I personally found that using Cubasis on an iPad was a really good tool for mobile creativity – for instance while on a plane or at the park, to sketch songs using virtual instruments, maybe add some rough guitar tracks and a vocal, and to load drum loops from its library. And I can also see that it could be used for mixing, if someone is on the road and needs to draft mixes. The audio files can be loaded onto it. And the audio files can also be downloaded once the work is completed.

      These days, there are many apps that offer similar types of opportunities to craft songs, without having to carry around a laptop and interface. From my perspective, there’s definitely a lot of value for an iPad as a detached tool for music creation – at least for sketching, initial recording, and some mixing.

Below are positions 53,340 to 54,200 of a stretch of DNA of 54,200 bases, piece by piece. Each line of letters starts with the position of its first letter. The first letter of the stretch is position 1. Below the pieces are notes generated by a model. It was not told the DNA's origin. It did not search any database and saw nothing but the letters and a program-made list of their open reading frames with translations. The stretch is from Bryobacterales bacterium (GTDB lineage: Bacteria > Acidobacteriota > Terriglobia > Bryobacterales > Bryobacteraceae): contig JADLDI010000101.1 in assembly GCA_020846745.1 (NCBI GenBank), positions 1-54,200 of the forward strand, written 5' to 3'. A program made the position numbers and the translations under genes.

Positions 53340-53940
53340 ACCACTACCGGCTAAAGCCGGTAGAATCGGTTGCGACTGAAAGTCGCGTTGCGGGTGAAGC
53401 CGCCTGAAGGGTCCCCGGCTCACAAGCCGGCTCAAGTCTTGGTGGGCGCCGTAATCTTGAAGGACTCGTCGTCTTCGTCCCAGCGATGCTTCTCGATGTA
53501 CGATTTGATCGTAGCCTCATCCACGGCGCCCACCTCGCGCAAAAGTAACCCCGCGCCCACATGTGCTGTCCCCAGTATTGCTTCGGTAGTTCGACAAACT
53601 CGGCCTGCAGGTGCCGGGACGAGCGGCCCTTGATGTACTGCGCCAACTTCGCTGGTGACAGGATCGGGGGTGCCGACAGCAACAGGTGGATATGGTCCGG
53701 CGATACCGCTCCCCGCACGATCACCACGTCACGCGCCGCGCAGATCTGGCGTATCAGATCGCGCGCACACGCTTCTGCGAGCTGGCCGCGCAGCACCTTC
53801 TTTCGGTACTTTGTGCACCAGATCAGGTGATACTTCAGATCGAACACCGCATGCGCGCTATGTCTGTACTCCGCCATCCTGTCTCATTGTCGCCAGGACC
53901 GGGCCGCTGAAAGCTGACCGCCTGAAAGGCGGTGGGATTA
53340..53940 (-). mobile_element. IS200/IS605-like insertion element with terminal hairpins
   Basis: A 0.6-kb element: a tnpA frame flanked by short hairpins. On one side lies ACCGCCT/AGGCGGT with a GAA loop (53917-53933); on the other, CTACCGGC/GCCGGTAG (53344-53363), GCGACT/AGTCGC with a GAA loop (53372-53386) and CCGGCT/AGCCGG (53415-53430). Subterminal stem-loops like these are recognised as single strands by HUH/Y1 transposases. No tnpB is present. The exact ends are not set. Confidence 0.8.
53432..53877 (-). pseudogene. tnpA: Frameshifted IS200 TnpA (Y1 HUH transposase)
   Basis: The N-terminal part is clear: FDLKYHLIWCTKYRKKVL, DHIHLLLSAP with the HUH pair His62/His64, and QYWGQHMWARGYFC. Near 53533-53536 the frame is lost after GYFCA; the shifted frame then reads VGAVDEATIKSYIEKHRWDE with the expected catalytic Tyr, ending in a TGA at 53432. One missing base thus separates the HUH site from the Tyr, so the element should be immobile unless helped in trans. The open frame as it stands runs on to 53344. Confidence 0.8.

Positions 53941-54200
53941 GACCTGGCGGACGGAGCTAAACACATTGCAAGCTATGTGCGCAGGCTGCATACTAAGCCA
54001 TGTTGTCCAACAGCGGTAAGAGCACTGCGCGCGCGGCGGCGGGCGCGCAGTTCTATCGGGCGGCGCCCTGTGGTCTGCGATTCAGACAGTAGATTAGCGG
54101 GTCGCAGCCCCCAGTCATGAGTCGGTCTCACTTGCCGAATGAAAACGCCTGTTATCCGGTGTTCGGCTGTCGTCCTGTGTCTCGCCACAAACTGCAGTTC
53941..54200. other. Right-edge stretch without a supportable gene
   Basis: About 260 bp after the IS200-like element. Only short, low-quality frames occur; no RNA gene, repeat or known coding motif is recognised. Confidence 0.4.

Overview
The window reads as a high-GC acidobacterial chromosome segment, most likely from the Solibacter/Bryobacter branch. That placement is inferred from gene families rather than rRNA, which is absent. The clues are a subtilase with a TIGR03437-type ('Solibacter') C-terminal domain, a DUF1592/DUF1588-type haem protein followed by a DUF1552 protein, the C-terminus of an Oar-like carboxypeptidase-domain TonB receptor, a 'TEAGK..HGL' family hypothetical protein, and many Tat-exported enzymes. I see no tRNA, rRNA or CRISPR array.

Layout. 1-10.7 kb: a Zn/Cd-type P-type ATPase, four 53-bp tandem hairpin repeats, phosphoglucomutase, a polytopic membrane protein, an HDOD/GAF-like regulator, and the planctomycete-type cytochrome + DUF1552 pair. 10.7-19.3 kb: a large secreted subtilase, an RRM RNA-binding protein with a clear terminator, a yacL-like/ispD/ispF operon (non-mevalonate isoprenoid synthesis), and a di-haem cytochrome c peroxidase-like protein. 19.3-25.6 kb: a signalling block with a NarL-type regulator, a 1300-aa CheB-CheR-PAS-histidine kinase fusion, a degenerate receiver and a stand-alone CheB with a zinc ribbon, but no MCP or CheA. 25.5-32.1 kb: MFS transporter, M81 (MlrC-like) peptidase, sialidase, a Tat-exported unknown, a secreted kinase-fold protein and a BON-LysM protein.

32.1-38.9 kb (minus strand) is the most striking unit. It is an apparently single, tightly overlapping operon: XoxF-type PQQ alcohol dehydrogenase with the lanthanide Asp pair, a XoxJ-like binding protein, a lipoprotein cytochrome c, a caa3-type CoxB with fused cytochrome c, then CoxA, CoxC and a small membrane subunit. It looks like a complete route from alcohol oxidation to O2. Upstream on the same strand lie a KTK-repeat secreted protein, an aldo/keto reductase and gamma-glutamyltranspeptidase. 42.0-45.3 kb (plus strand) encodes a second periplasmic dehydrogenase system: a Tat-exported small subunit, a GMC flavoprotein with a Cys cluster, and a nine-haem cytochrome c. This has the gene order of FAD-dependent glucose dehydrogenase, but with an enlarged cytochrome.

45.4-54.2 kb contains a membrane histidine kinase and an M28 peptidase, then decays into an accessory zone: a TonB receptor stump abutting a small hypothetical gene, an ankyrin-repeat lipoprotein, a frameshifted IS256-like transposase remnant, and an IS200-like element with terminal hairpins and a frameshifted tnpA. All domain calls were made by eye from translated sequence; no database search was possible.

Thanks again for chiming in on the story!

    • Good catch Bango! A DAW is a “Digital Audio Workstation.” A Digital Audio Workstation is a software program that allows musicians, music composers, film composers, music producers, audio engineers, artists, bands, podcasters, broadcasters, and many other categories of content creators the ability to perform a recording technique referred to as “multi-tracking.”

      Multi-tracking is the process of recording tracks of many instruments, sounds, and/or voices.